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Philippines fishermen app can help Regent’s Canal residents

PUBLISHED: 11:00 04 November 2015 | UPDATED: 11:16 04 November 2015

Canal boat resident Simon Hodgkinson has launched an app to fight wildlife crime and anti-social behaviour along the Regent's Canal. Pictured with assistants on the project Ed Blackshe and Sarah Labrasca

Canal boat resident Simon Hodgkinson has launched an app to fight wildlife crime and anti-social behaviour along the Regent's Canal. Pictured with assistants on the project Ed Blackshe and Sarah Labrasca

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A boat-dweller on the Regent’s Canal has developed an app to make it easier to report anti-social behaviour and crimes against wildlife.

The Dugong app is currently being trialled in the PhilippinesThe Dugong app is currently being trialled in the Philippines

The new app is similar to one currently being used by artisanal fishermen to track the population of the dugong sea cow in the Philippines.

Simon Hodgkinson, 62, who has a background in environmental consultancy and telecommunications, produced his original version for the conservation charity C-3 (community-centred conservation).

Named “Dugong”, this app is being trialled by tourists and 40 local fishermen in the Philippines.

“The app tracks a boat as it goes out to sea,” Mr Hodgkinson explained. “When the fishermen see a dugong sea cow, they take a photo and the app logs the location and sends it to a central database.

“The fisherman don’t read or write, so all they have to do is press the app icon and take a photo.”

Now Mr Hodgkinson, who lives in a boat by Islington Tunnel, and his social enterprise Smart Earth Network, has adapted the app for other uses. He has also teamed up with police, who want to use it as part of their Wildlife and Crime Watch scheme.

Launched two weeks ago, the scheme aims to get canal-boat users, residents and local businesses to work together to combat anti-social behaviour and wildlife crime.

According to reports, people have used sling shots to shoot birds along the canal, and unwittingly destroyed swan nests in an attempt to “tidy up” the tow path. Boat users also sometimes separate ducklings from their flocks when operating the locks.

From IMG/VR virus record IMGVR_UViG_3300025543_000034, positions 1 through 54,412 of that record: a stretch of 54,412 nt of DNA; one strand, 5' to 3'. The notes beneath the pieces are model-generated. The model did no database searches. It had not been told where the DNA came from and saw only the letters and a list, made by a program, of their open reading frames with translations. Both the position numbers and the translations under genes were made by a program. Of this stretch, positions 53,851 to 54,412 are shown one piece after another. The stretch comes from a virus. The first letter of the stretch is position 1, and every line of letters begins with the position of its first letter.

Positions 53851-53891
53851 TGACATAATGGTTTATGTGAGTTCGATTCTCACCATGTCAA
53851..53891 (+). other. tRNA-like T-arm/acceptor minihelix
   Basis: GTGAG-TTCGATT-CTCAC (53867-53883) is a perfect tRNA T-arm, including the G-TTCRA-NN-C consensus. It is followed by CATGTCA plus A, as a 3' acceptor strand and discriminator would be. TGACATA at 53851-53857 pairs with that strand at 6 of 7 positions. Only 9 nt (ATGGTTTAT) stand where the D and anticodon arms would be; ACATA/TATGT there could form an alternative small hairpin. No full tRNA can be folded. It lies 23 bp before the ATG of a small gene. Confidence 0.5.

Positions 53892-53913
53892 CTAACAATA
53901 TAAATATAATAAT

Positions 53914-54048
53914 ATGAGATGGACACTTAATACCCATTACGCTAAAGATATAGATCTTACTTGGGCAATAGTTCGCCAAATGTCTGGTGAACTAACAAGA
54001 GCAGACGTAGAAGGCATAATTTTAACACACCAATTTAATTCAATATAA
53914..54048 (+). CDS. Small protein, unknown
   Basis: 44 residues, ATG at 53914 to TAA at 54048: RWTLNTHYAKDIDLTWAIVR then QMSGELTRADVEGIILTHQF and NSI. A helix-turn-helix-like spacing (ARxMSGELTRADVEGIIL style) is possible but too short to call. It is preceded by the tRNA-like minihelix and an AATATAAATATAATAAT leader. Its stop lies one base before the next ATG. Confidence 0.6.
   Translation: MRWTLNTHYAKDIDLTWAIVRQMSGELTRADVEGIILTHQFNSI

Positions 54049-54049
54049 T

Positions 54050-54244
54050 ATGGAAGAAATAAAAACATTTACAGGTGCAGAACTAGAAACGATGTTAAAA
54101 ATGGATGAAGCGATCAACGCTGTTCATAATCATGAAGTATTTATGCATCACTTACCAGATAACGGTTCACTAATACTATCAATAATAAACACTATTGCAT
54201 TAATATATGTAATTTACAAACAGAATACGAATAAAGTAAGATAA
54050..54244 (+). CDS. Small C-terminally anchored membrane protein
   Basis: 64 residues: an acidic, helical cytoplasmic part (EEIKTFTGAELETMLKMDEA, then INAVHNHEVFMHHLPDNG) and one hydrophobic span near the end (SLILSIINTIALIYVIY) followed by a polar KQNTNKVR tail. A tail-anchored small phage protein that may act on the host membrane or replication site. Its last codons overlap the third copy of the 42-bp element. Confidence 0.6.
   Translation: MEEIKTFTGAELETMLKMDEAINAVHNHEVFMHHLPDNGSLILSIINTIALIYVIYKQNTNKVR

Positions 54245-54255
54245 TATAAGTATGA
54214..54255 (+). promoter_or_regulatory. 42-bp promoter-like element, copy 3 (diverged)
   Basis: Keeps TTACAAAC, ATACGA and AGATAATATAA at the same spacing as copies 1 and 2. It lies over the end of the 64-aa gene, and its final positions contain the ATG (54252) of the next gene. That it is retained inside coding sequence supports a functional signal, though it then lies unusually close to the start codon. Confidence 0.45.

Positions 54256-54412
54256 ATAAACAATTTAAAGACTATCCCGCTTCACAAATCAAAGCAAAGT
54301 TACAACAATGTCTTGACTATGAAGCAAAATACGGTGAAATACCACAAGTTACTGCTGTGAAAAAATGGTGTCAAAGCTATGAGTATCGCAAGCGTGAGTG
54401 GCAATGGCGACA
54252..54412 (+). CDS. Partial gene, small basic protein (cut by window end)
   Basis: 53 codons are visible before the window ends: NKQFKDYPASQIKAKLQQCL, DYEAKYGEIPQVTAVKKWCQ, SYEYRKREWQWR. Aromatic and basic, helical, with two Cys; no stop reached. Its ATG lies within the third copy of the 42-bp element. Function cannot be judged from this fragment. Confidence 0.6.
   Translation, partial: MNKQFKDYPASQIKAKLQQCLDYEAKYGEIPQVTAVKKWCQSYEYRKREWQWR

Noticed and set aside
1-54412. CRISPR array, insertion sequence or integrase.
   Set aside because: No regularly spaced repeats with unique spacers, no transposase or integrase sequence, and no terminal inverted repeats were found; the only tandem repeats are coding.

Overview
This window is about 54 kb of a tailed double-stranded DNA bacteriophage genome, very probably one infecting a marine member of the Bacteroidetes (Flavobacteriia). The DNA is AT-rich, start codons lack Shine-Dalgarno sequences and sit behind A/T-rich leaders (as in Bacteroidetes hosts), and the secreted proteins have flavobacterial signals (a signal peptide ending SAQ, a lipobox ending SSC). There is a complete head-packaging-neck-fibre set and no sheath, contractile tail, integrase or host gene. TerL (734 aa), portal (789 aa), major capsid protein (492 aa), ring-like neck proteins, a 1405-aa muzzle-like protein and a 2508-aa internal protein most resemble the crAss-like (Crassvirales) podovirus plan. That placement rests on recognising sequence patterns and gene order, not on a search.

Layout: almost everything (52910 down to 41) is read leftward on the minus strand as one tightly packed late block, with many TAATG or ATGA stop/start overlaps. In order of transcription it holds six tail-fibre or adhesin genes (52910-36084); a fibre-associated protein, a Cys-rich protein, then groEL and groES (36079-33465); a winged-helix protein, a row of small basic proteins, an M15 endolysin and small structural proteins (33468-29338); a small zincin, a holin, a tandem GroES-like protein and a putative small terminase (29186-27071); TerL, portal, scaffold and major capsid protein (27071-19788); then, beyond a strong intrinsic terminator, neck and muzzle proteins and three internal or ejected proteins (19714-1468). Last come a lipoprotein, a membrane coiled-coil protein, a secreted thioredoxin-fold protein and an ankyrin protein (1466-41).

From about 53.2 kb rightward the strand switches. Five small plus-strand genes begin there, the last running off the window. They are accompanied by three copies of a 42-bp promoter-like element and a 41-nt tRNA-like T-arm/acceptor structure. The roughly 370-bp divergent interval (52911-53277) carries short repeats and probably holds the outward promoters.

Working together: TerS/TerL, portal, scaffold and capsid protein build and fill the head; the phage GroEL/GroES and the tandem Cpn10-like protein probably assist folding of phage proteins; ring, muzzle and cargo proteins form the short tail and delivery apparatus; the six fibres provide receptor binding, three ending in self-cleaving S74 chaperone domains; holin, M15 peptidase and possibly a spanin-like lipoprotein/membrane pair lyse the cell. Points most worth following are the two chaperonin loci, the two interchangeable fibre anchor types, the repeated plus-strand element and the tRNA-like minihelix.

Mr Hodgkinson says: “When Wildlife Crime Officer Tracey Parker described the borough’s wildlife crime programme, and said she wanted to get people to report crime along the canal, I said : ‘Why not use this app? It’s absolutely made for this.’”

The benefits of using an app, he claims, is that it can pinpoint the exact location of an incident and involves less hassle.

“The alternative is that people get a telephone number and call the police,” he says. “But the problem with that is that it’s difficult to get through, someone has to take information down, the location is a problem – and there is no photo.”

Mr Hodgkinson, who is passionate about the wildlife along the canal, hopes the app will help protect many animals and birds.

“It’s a wonderful place to live because you see the wildlife evolving around you,” he says. “The most magnificent thing this year was when a swan gave birth to eight cygnets.

“But they’ve been disappearing one by one, and now there are just four left. I don’t quite know what’s happened – perhaps they have been crushed by boats.”

The app, he says, could also be used to report anti-social behaviour in the area.

“At the tunnel, there is a cul de sac where people gather and do drugs, and it can get very loud there at night. It’s a beautiful location, but there is a hidden side to it.

“When people want to dump weapons, they think of the canal. Or if someone wants to escape a police chase, they use the tow path because they can’t be followed by a vehicle.”

With the provisional name of “Community and Wildlife Watch”, Mr Hodgkinson’s app is set to launch this week.

He also has plans to develop the app to facilitate trading between people who live in canal boats and the suppliers of diesel, gas and coal.


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